By Michael Milligan and Laura Del Rosso
ravel agents are resigned that
Princess will link up with either Royal Caribbean or Carnival but
are divided over which scenario they prefer.
For some agents, the possibility of Princess becoming part of
Carnival Corp. is a "scary" prospect, as one agent put it, because
it expands Carnival's already powerful position in the cruise
On the other hand, a takeover by Royal Caribbean is equally a
concern for some agents who fear that Princess would not remain a
stand-alone division as part of RCCL.
Reducing the number of cruise lines in the market is also a
concern for some agents.
"It reduces our bargaining power," said Teri Trettin of Carlson
Wagonlit Travel in Tacoma, Wash.
But Trettin also believes Carnival would be more likely to keep
Princess as a separate brand -- hopefully, with separate commission
Deborah Tucker, owner of Gulfport, Fla.-based Travel Designs by
Debbie had a similar take on things, saying, "We've seen so many
takeovers that I am not surprised" by another.
Tucker said, "The only thing I worry about is [Princess] will
lose its brand identity. I think Carnival has done a very good job
in keeping the brand identity of Holland America and Carnival
totally separate. I think they do a better job of it than RCCL and
Likewise, Denise Sartorio, Cruise Connection, Parker, Colo.,
said the most important outcome of the Princess sale is that the
"integrity of the Princess product remains and that its quality
does not go down."
She added that there are pros and cons to each scenario.
"Clearly, Carnival already is a big conglomerate of cruise
lines, and they would dominate the market even more. At the same
time, management of Holland America and Cunard is separate so that
consumers don't even realize they are owned by Carnival."
Dick Clark, owner of Enjoy World Travel in Williston, Park,
N.Y., said he prefers an independent Princess, "but if it has to
merge, I would rather see it with RCCL. Carnival would be too
While noting that Carnival has been agent friendly and that he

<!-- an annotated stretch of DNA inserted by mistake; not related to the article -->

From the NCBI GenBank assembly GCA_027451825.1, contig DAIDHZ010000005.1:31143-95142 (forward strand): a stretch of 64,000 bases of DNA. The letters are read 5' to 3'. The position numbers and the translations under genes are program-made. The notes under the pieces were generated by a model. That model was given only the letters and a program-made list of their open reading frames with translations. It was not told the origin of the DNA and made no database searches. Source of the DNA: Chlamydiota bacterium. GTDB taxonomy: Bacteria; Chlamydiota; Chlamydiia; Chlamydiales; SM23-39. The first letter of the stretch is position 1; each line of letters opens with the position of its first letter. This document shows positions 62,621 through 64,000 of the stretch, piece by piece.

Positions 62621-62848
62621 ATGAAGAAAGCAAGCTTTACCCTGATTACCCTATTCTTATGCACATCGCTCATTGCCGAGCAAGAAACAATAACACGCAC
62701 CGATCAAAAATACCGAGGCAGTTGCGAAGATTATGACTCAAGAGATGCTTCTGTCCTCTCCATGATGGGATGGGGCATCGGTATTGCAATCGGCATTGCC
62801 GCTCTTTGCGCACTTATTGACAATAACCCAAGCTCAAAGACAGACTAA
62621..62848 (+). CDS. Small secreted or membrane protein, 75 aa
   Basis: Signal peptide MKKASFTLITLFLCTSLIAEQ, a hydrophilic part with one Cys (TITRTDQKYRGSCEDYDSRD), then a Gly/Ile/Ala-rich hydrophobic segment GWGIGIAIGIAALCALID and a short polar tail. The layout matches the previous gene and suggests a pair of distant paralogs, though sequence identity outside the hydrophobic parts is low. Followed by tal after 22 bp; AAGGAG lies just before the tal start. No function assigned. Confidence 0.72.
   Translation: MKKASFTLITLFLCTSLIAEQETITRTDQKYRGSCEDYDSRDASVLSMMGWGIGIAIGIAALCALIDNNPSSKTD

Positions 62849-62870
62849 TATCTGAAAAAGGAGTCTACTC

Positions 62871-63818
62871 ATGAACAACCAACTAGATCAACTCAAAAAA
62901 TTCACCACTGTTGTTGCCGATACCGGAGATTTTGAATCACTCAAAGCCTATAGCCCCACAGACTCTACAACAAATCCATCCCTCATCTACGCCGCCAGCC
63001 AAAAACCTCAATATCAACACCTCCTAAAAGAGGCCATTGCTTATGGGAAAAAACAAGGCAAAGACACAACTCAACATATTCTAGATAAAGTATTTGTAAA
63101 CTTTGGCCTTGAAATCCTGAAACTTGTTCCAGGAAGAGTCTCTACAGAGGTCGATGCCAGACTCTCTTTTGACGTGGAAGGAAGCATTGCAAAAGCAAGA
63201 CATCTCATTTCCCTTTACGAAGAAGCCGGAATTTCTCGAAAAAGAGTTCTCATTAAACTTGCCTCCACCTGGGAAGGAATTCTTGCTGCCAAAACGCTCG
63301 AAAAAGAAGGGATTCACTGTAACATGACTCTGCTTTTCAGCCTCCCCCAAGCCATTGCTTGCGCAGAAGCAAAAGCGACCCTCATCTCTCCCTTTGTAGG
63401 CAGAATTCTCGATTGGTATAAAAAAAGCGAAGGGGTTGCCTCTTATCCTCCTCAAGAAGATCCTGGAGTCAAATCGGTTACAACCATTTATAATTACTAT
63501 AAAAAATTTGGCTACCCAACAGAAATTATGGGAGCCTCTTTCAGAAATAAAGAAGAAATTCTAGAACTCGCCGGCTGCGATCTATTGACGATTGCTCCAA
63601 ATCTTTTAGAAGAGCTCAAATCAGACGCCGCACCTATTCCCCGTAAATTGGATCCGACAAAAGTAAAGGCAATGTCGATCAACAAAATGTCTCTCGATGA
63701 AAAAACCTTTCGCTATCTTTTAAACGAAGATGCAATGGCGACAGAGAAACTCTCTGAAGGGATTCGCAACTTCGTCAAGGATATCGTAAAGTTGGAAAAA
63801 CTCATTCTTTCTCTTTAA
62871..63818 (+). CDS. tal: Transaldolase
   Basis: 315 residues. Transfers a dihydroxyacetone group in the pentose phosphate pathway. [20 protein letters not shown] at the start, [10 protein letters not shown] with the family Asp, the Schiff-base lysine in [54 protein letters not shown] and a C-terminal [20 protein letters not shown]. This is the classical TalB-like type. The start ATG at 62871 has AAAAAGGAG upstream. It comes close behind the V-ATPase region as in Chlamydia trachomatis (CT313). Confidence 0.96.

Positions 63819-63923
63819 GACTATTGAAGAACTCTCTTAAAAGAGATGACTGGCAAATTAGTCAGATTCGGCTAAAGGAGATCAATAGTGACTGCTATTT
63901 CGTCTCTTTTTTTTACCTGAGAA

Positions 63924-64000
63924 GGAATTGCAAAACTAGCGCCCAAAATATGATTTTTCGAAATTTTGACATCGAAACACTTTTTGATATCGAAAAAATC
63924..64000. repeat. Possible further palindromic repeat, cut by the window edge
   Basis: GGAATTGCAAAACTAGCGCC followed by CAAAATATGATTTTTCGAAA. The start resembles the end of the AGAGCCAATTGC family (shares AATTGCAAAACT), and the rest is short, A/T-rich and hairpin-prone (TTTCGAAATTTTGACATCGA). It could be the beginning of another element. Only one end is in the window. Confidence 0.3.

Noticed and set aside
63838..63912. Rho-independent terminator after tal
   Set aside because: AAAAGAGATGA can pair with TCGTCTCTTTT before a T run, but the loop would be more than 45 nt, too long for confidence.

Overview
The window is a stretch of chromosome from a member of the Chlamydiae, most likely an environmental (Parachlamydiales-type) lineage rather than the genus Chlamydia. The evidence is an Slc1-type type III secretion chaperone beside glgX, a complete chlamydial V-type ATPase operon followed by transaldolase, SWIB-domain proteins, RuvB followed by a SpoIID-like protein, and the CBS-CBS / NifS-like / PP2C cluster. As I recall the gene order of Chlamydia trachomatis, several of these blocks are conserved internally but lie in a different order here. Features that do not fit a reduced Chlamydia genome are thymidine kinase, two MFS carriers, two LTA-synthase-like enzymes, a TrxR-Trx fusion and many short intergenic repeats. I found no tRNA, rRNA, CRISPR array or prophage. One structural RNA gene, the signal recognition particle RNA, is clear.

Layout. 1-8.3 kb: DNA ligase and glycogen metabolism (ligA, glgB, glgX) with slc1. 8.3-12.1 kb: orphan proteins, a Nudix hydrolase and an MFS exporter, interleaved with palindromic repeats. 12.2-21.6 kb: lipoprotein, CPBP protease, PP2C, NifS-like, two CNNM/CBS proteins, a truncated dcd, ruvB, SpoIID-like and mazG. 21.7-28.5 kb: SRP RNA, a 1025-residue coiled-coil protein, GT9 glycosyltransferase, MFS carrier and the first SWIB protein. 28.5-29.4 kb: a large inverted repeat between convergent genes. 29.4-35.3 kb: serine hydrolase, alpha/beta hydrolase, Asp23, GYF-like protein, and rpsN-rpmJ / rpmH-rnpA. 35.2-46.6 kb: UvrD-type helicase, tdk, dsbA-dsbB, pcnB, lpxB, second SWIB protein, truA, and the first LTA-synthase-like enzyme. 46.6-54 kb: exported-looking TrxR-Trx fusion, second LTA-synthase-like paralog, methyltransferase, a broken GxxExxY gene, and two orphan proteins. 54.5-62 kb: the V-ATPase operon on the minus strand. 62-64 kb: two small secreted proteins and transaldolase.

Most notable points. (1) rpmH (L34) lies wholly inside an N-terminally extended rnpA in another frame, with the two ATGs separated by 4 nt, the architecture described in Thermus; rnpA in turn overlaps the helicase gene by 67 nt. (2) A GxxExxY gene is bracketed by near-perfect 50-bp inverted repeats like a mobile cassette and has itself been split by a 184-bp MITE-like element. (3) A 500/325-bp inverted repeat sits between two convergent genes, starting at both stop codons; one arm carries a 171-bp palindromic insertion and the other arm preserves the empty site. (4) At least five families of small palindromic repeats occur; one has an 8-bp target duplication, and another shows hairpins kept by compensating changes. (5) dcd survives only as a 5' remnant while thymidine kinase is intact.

expects it to stay that way, Clark was concerned that with so many
brands under its belt, Carnival could become an oligopoly.
Carlos Afre of You and Leisure, a major cruise-only agency in
San Francisco that is a top seller for Princess Cruises, also said,
"My wish is that Princess is left alone."
But he said he would favor the Carnival offer because that
company has a history of "leaving the cruise lines alone, even
though it's a scary prospect that Carnival" would hold such
Afre, like other agents, noted that RCCL merged the sales
departments of Celebrity and Royal Caribbean after its Celebrity
He also said that if Carnival succeeds in winning Princess, "it
will be very interesting to see how they manage Holland America and
Princess" in the same corporate family.
Other agents were unruffled by the prospect of either deal.
"I don't know that it will make any difference," said Anne
Zartman, co-owner of Laurel Travel Consultants in Laurel, Miss.
The two major trade associations aren't taking sides either.
ASTA president Richard Copland said, "We as travel agents have a
very good relationship with Carnival and Royal Caribbean. We are
supportive because they are very supportive of us."
Copland went on to note that the cruise lines are generally
reporting strong bookings, while the airlines are not. The
differentiating factor, Copland said, has been travel agents.
"The cruise industry has embraced the distribution system. The
cruise lines are doing well and the airlines are drowning in red
ARTA president John Hawks agreed but noted there are some
dangers in consolidation, particularly if it leads to a reduction
in the number of sales reps and district managers.
Hawks said ARTA had not yet taken "a formal position" on the
matter but said the best of all possible outcomes would be if
Princess remained autonomous.